Omaha 8 also know as Omaha Hi/Lo is a split pot game where the player with the high hand splits the pot with the player with the low hand. Your ultimate goal when playing Omaha 8 is to have the hand
In Omaha it is possible to have a tie for the low hand and this occurs more often than you might realize. When a tie occurs the players split the half of the pot, they do not get a third.
For example: If one player has the high hand and two players tie for the low hand, the player with t he high hand gets half the pot but the two players with the low hand get only a quarter of the pot each.
Choosing a starting hand in Omaha 8 can be a difficult task especially for a new player. Many players look at their four hole cards and look for a reason to play. Some players think any four cards can win and they should see every flop. This is a sure sign of a losing player.
The four cards in your starting hand need to be coordinated. This means they should work together. You want cards that can hopefully form a straight, flush or full house. Seldom does one pair win in Omaha.
The Best Starting Hand
Because you want to scoop the pot in Hi-Lo your will usually need to hold of an ace if you expect to win the low half of the pot. According to simulations run by Bill Boston and published in his book, Omaha High-Low, the best starting hand is A-A-2-3 Double suited. Double suited means that the A-2 is suited and the A-3 is suited as well.
This gives you a good chance at the nut flush in two different suites. It also has possibilities for a straight as well. If an Ace and a 2 or 3 appears on the board your hand will not be counterfeited and you have the best shot at the nut low as well.
One method for choosing a starting hand is to use a point count method. To do this each card combination in your hand is assigned a value and you add together all the points to determine the strength of your four card hand.
When I started learning Omaha HI-Lo, I picked up Wilson’s Turbo Omaha Hi-Lo Split software program to practice with. In the manual was a simple point count system that is very easy to learn and has helped me in choosing a starting hand. Here is how it works.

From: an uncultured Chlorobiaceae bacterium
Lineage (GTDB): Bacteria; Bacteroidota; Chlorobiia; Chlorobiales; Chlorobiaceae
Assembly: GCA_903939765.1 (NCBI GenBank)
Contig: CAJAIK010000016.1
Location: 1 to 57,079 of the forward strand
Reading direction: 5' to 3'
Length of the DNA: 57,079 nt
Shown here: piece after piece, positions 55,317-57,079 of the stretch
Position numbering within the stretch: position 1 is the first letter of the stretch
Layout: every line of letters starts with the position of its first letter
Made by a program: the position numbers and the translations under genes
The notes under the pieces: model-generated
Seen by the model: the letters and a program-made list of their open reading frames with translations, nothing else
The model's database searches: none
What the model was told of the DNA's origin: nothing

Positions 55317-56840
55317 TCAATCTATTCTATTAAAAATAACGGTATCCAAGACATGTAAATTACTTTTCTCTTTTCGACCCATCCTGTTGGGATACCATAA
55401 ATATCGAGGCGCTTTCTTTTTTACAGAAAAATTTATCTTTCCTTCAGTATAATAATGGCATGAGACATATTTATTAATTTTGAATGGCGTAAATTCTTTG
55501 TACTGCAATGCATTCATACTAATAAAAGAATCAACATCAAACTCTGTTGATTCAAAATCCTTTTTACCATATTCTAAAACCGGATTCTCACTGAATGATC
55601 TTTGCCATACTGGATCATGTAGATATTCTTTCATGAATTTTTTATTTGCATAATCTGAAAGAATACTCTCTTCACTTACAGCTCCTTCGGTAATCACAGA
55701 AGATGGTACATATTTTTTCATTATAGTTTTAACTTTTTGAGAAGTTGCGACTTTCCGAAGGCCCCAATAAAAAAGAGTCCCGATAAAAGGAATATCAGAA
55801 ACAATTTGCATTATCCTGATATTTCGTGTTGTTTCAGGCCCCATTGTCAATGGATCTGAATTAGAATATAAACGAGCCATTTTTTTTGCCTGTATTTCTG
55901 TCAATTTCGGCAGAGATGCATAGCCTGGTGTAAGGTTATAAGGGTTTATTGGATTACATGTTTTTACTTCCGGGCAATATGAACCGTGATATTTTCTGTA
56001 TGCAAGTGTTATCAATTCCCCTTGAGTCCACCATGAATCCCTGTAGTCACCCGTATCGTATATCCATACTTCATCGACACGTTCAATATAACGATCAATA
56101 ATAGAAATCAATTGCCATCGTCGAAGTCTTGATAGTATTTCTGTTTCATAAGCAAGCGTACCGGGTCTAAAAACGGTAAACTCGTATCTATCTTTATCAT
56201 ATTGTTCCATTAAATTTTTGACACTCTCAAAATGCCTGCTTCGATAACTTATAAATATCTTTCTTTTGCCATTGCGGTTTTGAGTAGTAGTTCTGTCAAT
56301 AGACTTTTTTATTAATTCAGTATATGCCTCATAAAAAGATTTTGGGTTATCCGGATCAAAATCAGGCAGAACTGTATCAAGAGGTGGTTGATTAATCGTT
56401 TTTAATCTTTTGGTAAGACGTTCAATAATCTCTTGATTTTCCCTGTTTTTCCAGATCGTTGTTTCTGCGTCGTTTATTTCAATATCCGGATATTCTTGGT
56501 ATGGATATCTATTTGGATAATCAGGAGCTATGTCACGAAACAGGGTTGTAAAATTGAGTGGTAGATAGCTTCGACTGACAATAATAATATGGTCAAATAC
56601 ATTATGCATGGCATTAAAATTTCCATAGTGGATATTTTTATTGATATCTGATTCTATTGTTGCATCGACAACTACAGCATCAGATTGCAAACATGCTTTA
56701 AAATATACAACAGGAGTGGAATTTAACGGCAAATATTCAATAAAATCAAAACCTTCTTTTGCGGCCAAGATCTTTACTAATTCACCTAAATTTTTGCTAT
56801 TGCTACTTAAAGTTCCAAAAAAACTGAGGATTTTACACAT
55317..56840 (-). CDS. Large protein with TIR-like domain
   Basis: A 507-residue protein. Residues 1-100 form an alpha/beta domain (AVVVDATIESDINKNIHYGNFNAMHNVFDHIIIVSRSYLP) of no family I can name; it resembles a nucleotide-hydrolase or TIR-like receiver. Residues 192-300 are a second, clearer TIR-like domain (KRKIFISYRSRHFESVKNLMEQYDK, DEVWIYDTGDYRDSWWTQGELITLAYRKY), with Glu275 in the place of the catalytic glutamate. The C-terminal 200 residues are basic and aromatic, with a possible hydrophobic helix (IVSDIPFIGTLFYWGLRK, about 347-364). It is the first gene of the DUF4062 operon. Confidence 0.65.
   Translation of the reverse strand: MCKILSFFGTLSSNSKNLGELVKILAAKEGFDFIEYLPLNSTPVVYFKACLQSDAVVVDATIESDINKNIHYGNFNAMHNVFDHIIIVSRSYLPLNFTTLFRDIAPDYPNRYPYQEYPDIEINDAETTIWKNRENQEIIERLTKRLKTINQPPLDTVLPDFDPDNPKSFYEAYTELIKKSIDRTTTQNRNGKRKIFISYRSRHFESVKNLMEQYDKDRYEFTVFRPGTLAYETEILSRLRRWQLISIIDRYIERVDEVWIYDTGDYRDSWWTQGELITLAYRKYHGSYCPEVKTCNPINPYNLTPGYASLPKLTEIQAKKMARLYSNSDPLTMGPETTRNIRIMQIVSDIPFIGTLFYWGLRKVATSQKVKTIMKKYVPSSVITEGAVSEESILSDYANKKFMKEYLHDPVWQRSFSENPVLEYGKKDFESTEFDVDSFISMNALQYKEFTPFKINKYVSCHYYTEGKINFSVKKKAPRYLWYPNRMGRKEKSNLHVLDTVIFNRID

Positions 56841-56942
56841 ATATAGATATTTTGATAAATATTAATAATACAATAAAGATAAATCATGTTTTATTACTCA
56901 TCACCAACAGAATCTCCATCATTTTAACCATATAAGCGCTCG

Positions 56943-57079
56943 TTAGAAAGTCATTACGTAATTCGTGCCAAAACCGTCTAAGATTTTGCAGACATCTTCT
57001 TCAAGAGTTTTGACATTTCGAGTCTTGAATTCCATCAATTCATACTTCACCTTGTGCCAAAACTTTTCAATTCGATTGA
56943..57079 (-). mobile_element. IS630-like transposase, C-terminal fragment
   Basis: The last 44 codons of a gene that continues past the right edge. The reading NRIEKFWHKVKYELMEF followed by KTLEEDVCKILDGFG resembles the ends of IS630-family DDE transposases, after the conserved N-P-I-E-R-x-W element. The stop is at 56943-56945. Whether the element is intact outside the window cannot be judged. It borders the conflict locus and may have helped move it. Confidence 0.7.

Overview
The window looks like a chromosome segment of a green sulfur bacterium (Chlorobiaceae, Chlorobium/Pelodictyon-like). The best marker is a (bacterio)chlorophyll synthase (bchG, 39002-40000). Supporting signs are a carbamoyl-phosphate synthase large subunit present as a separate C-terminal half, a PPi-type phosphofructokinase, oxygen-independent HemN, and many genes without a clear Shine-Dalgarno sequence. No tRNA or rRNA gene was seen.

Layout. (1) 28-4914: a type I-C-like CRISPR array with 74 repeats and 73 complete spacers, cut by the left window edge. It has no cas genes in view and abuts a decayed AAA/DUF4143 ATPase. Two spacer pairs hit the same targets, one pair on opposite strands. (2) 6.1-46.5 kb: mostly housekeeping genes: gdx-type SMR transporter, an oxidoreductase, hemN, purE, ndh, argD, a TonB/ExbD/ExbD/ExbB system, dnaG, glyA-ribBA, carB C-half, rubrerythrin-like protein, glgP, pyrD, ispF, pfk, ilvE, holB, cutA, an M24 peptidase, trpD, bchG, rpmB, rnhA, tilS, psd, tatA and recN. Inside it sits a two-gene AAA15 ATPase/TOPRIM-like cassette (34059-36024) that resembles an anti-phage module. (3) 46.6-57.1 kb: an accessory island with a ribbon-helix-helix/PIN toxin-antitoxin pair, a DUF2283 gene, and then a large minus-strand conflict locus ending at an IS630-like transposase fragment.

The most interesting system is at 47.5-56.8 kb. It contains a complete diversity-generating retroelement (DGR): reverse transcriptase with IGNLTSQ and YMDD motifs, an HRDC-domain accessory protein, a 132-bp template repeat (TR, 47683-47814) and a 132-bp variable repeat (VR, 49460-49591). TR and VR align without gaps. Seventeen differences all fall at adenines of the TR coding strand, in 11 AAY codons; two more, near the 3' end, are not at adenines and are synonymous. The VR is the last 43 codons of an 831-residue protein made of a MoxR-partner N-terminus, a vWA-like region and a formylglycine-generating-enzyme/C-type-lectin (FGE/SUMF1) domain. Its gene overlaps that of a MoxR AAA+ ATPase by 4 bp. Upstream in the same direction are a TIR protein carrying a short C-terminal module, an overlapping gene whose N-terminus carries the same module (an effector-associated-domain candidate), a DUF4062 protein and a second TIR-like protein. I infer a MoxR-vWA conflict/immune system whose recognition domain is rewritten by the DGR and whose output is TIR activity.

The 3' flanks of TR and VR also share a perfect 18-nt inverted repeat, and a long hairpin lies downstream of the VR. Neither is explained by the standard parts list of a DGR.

Aces count as 30 points. Kings = 13, Queens = 12, Jacks = 11 and all other pairs equal their face values. A pair of 5’ is worth five points.
Two card flushes count 10 points with an ace. All others count 4 points. Three or four of same suite count as half.
Two card straight with no gap or one gap count as 2 points. (Ex: 8-9 or 8-T)
Add up the points for your four cards for the high count and the low count. Add them together. It takes 25 points to call, 40 points to raise and 50 points to re-raise. If you are in the small blind you can complete your bet with 10 points.
I found this point count method to be one of the easiest ways to give me a practical estimation of my hand strength. While it is not the only way to choose a starting hand it is the best one to use if you are new to the game or even an experienced player who has not been having much success playing Omaha.
It is easy to miss some combinations of hands when you are looking at four stating cards. This point count method helps put thing in perspective. It will also help you avoid some of the downfalls that Omaha players encounter. The biggest one is overvaluing big pairs or hands containing a single ace but now 2 or 3.
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